Yohalem designed a story that examines the minds of players. The game was described as being "self-aware", reacting to players' style of play. Yohalem, in particular, wished to contrast the difference between players and the playable character, in which players have fun playing the game, while Jason is forced on a terrible journey killing people. Being able to freely explore the game world and enjoy the activities it can offer, while ignoring the urgency to save Jason's friends, was meant to reflect players' inner mindset. According to Yohalem, the game can reveal a player's personal perspective, and asks whether players are willing to "kill these characters in the game in order to finish your entertainment". This creates a sense of discomfort to players. Yohalem, when creating the story and the world, was inspired by Pulp Fiction, A History of Violence, Requiem For a Dream and Exit Through The Gift Shop. As opposed to Far Cry 2's oppressive world, the game was inspired by Alice in the Wonderland; Yohalem stated that the game asked why players would willingly trap themselves in a beautifully-crafted but virtual world instead of spending time with real people. The story was widely criticized for racism and colonialism, though Yohalem defended it by calling the game "the opposite of Avatar" as the local indigenous people did not need Jason's help and he was being manipulated into doing what the people wanted. He insisted that players need to approach the game like a riddle so as to understand the subtext and clues that the game offers.
Far Cry 3 was announced in June 2011 during Ubisoft's press conference at E3 2011. A closed beta for the game's multiplayer portion was launched for players who purchased Tom Clancy's Ghost Recon: Future Soldier at GameStop before May 22, 2012. A companion app named Far Cry The Outpost was released for iOS and Android to allow players to manage their multiplayer loadout and monitor their progress. A UK-exclusive companion app named "Insanity Mirror" imagines what players would look like if they are trapped on an island. A Facebook app named "Holiday From Hell", which allows players to create and customize their own postcard, was released in September 2012. The first 2,000 participants had their own postcard printed and delivered by Royal Mail for free. To promote the game at PAX East, players who shaved their head or received a permanent tribal tattoo would receive a free copy of the game. At PAX Prime, attendees can shave their head into a mohawk to look like Vaas. Ubisoft commissioned Michael Lambert, a Minecraft enthusiast, and artists Axel Janssen and Yohann Delcourt to create a custom map and texture pack mimicking Far Cry 3's setting and characters within the popular indie game Minecraft. The Minecraft texture pack was released, along with a Far Cry 3-Minecraft custom adventure map, on October 26, 2012. A four-part webseries named Far Cry: The Experience, which stars Mando as Vaas and Christopher Mintz-Plasse as himself, was released.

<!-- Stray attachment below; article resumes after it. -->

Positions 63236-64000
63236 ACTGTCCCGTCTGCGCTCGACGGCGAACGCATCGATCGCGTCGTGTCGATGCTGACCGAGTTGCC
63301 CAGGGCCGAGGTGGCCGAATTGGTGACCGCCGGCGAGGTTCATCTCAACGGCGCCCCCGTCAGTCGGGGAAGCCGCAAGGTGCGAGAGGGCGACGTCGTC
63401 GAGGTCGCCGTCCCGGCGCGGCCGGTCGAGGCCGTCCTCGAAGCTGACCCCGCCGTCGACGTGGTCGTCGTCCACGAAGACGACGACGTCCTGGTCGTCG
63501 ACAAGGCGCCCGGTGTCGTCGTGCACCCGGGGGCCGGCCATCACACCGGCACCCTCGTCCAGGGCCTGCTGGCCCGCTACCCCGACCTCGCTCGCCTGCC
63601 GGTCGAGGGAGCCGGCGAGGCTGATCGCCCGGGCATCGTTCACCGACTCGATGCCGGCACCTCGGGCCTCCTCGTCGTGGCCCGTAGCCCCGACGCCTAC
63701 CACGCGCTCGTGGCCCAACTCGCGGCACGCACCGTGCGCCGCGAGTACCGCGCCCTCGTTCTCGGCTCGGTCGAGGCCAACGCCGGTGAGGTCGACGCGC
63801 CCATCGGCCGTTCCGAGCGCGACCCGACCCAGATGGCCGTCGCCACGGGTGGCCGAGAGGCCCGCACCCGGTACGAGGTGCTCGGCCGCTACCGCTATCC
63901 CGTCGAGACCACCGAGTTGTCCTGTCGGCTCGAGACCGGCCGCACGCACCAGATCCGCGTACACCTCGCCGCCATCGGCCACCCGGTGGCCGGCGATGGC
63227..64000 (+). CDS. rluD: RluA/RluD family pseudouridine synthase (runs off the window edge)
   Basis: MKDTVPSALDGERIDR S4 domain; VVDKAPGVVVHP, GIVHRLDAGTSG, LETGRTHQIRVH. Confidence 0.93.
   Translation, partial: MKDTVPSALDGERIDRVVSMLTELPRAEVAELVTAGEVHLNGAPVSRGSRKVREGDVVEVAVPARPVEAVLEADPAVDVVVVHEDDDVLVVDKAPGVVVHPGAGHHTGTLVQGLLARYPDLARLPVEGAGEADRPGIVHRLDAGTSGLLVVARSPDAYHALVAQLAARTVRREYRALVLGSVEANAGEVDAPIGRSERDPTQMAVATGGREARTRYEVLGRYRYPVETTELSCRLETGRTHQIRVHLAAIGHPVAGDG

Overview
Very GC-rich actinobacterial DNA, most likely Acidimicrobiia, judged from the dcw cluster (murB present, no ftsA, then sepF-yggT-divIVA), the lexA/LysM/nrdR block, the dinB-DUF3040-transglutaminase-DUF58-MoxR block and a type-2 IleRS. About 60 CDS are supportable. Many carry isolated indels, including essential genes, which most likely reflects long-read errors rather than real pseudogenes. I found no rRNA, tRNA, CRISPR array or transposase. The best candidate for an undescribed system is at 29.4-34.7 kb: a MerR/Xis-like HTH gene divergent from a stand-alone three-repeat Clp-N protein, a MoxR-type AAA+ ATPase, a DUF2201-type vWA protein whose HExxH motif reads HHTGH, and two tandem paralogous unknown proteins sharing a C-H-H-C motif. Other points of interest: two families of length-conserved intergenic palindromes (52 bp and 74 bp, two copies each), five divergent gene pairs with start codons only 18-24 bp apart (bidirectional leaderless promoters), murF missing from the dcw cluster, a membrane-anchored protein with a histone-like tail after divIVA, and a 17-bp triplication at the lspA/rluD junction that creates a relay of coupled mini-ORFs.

Critics generally enjoyed the gameplay. Sterling praised the freedom given to players to approach objectives, though they felt that many of the side-objectives became repetitive very quickly. They praised the game's increased accessibility, though they noted that travel was an annoyance for them. Bramwell appreciated players' freedom, citing stealth as one of the game's strengths and noting combat's adaptive nature. VanOrd agreed, calling stealth "a blast" and praised the game for presenting opportunities that allow players to experiment and be creative. Dyer agreed, saying that the game's action can be exhilarating and that actions can be chained together. Bertz and Taljonick liked the gameplay improvements such as the inclusion of fast-travel points and the removal of weapon malfunctioning, though Bertz was disappointed that the AI-controlled human enemies were not more adaptive. VanOrd liked the gunplay and vehicular control, and the game's sense of progression presented due to the inclusion of role-playing game elements, though he and Francis lamented the respawning enemies, which they felt were frustrating. Gies praised the game's wealth of content, though he warned that such could be "intimidating". 2b1af7f3a8